America’s Stonehenge, alpacas, and leaf-peeping

On Monday, Julia and I set out for a leaf-peeping expedition to New Hampshire.

I had spent a while looking at various foliage-map and foliage-info websites, and we had determined that southeastern NH and northeastern MA were approximately at peak. And Julia remembered having heard about a place called America's Stonehenge that was in southeastern NH, about a 45-minute drive from Boston; I was a little dubious, but she pointed out that if nothing else, it would mean we could walk around in the woods and look at pretty leaves. So we set off.

The place turned out to be an odd combination of multiple kinds of things:

  • An archaeological site, studying stone structures built four thousand years ago.
  • A place for kind of New Agey mystical stuff about the biggish rocks that lined up with sunrise or sunset on various Significant days of the year. (Julia tried to explain to me why Nov 1 would've been astronomically/seasonally significant to locals 4000 years ago, but I still don't entirely get why that specific day in particular; I would've thought Nov 5 or so would've been more significant (to people who didn't have the Celtic connection), as halfway between equinox and solstice.) This was presumably where the “Stonehenge” sobriquet came from.
  • A place for ghost-hunting—they were advertising a forthcoming visit by Team ECTO.

So it was a mix of kind of kitschy tourist-trap attention-grabbing with sincere scientific study. All in autumnal New England woods. Oh, yes, and there were also alpacas.

(I feel like I should pause here to apologize to any AS people who end up reading this entry. I don't mean to cast aspersions on your site or your livelihood; my visit was interesting and worthwhile, and I think it's cool that you maintain the site. But I was personally more interested in the scientific and historical stuff than in the more mystical and paranormal aspects.)

As soon as we exited the info/tickets building, we came across two alpacas. We were struck by how non-real they looked. Huge anime eyes, unusually-proportioned bodies, shaggy mop-top hair, shaggy bell-bottom legs—we were pretty sure that they were in fact cartoon characters.

(Later, a proprietor told us that his son had wanted to get alpacas some years back, so they got a few of them, and now they have eight. No connection to the archaeological site, just a cool side benefit of visiting.)

The self-guided tour was nicely laid out: we were each given a leaflet with a map and numbered descriptions that corresponded to numbered signposts along the way, and the fences and roped-off areas were laid out in such a way as to guide us through the outskirts before leading us to the coolest and most intact bit in the middle of the site.

The leaflet had surprisingly high production values; I liked it, though I was amused at its tendency to sensationalize a bit (by giving things evocative names in quotation marks, like “Sacrificial Table”) while simultaneously backing off from making any definite statements, saying things like “its purpose is unknown” about almost every item.

The stone structures were interesting. They were built 4000 years ago, but I think occupied by other groups later, and then in the 1800s a guy named Pattee moved in and added buildings; and then later there was a group that came in and took a bunch of the stone away for use elsewhere.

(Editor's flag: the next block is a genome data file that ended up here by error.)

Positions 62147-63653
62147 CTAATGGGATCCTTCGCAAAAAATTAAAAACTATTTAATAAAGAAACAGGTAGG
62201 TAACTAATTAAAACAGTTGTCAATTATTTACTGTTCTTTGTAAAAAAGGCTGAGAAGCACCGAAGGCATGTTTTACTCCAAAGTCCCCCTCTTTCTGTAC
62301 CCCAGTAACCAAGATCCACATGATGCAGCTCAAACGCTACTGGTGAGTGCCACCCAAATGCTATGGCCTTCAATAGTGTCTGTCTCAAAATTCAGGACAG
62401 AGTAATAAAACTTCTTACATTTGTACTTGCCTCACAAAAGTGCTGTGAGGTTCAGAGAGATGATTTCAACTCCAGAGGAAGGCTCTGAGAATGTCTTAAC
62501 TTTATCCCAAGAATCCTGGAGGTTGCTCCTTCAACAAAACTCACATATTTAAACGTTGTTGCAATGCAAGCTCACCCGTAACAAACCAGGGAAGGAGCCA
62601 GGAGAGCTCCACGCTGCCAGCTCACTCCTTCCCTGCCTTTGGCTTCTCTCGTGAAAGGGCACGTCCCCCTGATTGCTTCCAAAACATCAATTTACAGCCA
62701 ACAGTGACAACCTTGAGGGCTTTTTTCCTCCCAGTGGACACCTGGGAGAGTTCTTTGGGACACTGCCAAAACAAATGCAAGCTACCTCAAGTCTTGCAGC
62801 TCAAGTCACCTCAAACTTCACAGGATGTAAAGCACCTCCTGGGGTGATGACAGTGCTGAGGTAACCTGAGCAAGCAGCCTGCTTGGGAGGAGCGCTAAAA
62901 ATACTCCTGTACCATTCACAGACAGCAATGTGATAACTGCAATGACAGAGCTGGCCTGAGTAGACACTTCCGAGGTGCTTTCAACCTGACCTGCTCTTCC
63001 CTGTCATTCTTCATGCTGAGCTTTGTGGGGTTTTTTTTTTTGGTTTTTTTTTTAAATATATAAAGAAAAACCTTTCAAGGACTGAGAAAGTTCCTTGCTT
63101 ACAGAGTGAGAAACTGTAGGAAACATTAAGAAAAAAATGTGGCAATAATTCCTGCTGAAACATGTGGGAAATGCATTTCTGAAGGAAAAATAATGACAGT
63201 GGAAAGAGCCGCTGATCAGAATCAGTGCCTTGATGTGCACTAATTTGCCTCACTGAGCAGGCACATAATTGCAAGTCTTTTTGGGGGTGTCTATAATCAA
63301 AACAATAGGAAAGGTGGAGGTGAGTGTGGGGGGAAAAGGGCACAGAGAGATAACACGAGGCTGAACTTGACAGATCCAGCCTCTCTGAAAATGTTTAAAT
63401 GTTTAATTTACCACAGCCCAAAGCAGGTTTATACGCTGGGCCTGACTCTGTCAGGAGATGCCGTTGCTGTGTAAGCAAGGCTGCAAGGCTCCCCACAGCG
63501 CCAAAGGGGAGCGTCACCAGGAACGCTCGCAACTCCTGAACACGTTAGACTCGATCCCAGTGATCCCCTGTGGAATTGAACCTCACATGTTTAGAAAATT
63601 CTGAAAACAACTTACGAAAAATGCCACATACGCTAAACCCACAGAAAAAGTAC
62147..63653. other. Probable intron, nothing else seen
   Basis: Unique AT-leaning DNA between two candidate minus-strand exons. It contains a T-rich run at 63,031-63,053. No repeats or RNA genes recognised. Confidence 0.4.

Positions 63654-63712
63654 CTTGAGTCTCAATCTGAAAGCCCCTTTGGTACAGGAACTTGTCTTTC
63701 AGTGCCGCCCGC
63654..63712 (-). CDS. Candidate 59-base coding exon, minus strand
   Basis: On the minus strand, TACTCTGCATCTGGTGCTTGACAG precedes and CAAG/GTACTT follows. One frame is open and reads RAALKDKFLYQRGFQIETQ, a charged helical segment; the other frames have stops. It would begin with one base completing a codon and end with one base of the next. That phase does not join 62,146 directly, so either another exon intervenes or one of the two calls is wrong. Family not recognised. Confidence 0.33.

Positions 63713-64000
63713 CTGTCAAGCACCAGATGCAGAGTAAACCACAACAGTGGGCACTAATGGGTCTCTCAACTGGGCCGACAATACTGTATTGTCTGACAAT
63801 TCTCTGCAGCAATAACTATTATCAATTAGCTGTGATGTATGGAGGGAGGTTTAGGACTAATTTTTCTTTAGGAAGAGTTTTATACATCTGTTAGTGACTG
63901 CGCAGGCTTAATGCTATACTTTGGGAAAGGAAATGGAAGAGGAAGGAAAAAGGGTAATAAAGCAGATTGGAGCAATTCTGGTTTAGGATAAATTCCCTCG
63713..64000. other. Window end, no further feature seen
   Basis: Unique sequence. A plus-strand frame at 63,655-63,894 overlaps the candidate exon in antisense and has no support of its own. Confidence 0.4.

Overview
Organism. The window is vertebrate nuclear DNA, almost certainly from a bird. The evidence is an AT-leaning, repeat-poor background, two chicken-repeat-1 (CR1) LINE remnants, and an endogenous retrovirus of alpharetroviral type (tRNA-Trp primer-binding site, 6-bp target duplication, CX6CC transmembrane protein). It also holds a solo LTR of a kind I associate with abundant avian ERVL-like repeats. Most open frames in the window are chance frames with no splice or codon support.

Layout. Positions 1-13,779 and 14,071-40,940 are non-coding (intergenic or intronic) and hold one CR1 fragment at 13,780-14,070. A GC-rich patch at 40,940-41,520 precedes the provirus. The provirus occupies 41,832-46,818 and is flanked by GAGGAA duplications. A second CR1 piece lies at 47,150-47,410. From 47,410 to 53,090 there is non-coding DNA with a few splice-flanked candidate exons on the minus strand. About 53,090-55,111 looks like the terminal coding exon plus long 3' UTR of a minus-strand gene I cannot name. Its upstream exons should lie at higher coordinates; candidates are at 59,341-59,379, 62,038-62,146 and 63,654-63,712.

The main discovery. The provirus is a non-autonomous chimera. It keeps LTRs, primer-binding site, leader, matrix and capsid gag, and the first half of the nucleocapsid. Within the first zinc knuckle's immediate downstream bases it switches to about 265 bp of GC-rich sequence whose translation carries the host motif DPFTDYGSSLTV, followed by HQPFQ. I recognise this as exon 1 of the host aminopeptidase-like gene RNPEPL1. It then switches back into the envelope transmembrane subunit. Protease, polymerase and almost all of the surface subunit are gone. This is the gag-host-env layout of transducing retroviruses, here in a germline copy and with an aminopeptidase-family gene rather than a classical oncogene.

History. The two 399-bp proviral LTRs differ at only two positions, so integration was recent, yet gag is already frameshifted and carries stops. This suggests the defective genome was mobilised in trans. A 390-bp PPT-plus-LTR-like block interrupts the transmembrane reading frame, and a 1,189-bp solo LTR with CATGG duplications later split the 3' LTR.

One thing I found especially interesting, though it wasn't in the leaflet so we didn't find out about it ’til we went back to the gift shop and information center after our walk, was that Pattee was an abolitionist who ran a station on the Underground Railroad. Nifty!

Another thing we would've liked to have seen more discussion of is the people who lived there. Apparently there's some doubt about who exactly built the place, but it seems likely to me that Native Americans lived there at some point during the nearly 4000 years before Pattee showed up; but aside from the wigwam near the start of the path, there was very little mention of any such people.

Anyway, after we'd gone through the main site, we walked along the outer ring path around it and looked at pretty leaves. At one point I realized that we were, in fact, in a yellow wood; not long after that, we came across a point where two paths diverged. We had an advantage over Frost in that we had no need to be one traveler (because there were two of us), but still, long we stood, taking photos of each of us looking uncertain at which way to go. Then we took the path more traveled by, ’cause that one seemed more likely to get us out of the woods safely. (Also, the leaflet asked us to stay on the main path.)

After a stop in the gift shop (I bought a cute stuffed alpaca, and some little stone turtles from Peru), we drove out toward the coast. Spent a little while wandering around a bit of Exeter (home of Phillips Exeter Academy), taking photos of pretty leaves; then back to Boston.

I've posted a bunch of photos; none of them are really spectacular, and I didn't really get any good ones of the stone stuff, but they may give a sense of what the leaves were like, at least. And the alpacas.

2 Responses to “America’s Stonehenge, alpacas, and leaf-peeping”

  1. Sumana Harihareswara

    I smiled broadly at your yellow wood references. Thank you. And I’m glad you & Julia had such a good time!

  2. jere7my

    I visited “America’s Stonehenge” a few times, when it was still called Mystery Hill (pre-1982). The historical consensus is that the site isn’t any older than the 18th century, and the 4000-year-old origin story the result of a hoax. You can still find plenty of people willing to say it was built by pre-Columbian Celts, including the proprietors, but I would file that explanation under New Age pseudoscience.


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